Chinese archaeologists have revealed a cluster of 16 ancient granaries that traced back to the mid-late period of the Yangshao culture, a Neolithic culture dating back 5,000 to 7,000 years ago.
The foundations of 16-grain barns have been excavated in the Huangshan ruins in the city of Nanyang, and traced back to the mid-late period of the Yangshao culture, according to the Henan Provincial Institute of Cultural Heritage and Archaeology.
The discovery was made at the Huangshan ruins in Nanyang, Henan Province, central China, and provides evidence of prosperous trade during the period, as well as key materials for exploring the social conditions and civilization’s evolution during the Yangshao culture.
The 16 granaries’ foundations are round or oval, with an outer diameter of 2.3 meters to 3 meters and an inner diameter of about 2 meters. The granaries comprise of foundations, walls and moisture-proof layers.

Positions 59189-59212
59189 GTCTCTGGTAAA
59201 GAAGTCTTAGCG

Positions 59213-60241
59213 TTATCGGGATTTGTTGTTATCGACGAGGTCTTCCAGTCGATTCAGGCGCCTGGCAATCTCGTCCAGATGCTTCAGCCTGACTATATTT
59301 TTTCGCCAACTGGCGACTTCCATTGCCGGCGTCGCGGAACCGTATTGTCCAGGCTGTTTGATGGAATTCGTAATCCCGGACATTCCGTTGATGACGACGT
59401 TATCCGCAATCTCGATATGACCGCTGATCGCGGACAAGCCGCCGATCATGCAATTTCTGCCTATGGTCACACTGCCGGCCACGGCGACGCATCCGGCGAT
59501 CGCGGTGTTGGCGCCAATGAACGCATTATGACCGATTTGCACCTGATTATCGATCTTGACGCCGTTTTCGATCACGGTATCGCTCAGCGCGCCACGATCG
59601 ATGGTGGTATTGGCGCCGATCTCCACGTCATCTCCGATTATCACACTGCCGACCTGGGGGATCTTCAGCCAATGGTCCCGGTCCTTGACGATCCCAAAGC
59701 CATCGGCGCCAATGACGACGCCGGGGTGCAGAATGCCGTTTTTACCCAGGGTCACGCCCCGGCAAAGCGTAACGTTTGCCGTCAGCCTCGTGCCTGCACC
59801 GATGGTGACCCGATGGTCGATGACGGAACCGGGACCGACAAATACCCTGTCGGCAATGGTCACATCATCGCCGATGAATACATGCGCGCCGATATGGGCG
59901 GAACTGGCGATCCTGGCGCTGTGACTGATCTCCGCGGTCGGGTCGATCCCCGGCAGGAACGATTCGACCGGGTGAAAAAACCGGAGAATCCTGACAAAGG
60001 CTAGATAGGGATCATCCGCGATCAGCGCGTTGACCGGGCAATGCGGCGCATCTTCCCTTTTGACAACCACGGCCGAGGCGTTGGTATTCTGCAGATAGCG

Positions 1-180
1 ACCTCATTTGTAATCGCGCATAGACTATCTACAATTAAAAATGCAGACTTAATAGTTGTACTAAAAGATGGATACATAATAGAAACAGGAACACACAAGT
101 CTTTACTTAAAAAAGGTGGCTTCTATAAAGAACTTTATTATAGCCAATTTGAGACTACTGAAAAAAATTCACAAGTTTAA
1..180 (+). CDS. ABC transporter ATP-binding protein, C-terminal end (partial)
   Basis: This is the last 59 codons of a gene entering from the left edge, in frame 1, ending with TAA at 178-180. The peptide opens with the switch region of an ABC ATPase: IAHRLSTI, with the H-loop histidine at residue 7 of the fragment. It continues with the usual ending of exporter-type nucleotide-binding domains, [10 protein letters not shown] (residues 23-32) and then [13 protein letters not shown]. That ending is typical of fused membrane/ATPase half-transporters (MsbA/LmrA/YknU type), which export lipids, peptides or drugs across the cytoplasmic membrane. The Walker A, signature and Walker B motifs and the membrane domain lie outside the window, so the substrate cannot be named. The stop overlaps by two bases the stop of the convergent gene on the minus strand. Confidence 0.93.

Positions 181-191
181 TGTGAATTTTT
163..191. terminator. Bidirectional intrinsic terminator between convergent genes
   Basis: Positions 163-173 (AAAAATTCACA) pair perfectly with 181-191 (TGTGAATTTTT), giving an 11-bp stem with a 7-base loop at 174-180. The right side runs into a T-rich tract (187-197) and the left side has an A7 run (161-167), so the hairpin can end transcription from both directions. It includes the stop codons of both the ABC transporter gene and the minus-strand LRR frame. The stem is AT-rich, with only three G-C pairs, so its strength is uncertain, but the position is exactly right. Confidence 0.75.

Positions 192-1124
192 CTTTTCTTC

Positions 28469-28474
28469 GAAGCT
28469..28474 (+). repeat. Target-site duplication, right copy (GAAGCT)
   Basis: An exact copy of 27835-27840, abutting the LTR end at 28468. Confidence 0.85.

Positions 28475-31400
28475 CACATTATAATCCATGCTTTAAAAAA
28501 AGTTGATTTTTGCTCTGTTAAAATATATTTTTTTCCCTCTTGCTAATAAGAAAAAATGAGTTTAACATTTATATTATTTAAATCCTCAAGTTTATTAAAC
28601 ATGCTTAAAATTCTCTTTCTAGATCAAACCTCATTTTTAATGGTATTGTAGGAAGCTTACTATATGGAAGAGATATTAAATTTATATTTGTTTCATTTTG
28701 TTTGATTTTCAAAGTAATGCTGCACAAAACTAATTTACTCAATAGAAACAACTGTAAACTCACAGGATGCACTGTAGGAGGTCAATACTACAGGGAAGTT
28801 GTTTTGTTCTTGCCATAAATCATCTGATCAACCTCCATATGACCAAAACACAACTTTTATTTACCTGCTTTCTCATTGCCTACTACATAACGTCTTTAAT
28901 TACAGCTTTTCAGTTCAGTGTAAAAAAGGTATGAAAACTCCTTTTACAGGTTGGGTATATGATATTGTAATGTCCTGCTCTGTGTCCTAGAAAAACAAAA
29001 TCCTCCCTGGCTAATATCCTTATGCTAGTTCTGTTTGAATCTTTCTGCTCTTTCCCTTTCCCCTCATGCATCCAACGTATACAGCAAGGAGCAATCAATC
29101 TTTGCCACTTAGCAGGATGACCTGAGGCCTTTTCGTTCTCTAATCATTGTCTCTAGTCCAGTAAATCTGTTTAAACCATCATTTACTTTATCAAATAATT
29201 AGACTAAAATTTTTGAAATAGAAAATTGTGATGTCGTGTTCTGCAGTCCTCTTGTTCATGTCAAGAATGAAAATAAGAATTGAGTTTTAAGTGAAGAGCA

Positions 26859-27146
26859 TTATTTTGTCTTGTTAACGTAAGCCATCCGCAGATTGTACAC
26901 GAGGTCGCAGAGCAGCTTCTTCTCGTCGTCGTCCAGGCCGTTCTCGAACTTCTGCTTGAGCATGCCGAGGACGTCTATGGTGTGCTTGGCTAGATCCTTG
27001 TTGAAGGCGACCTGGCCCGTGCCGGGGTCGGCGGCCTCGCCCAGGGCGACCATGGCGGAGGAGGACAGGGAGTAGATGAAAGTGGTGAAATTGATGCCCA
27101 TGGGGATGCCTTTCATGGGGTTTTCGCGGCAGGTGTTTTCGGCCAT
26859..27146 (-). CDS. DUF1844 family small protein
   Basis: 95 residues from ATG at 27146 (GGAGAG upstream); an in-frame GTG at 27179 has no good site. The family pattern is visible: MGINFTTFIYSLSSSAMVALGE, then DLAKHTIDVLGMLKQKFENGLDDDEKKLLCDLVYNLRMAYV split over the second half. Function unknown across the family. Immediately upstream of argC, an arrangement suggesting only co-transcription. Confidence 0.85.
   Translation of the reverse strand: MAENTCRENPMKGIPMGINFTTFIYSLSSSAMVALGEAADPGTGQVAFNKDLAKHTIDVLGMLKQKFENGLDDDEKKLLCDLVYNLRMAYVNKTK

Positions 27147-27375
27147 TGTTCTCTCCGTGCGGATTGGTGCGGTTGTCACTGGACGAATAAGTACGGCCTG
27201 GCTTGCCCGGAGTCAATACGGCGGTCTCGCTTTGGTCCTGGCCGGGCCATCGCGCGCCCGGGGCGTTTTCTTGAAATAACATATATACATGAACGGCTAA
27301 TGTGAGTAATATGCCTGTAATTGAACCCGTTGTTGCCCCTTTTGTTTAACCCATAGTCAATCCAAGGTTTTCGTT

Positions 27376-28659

The grain barns were found surrounding the ruins of houses as well as jade and stone workshops, which dated back to the same period, said Ma Juncai, a researcher with the Henan Provincial Institute of Cultural Heritage and Archaeology.
The grain barns, densely located in proximity, featured similar structures and sizes, and substantial storage capacity, Ma said, adding that they were clearly built to store food.
Archaeologists have already discovered a large amount of millet, and some rice and millet seeds in the Huangshan ruins. “Grass seeds are rarely discovered at the ruins, which indicates that perhaps the site was not a place for agricultural production and the sources of food for locals came from somewhere else or through trade,” Ma said.
“Only a small amount of weeds and seeds have been found at the ruins. Perhaps originally, people here did not engage in agricultural production. Their food resources were supplied or traded from elsewhere,” Ma said.
The researcher added, “The discovery of the numerous grain barn foundations in the Huangshan ruins recaptures the glory of prehistoric trade against the backdrop of the growth of the jade industry.”
The excavation area in Huangshan reached 2700 square meters in total.
Cover Photo: Xinhua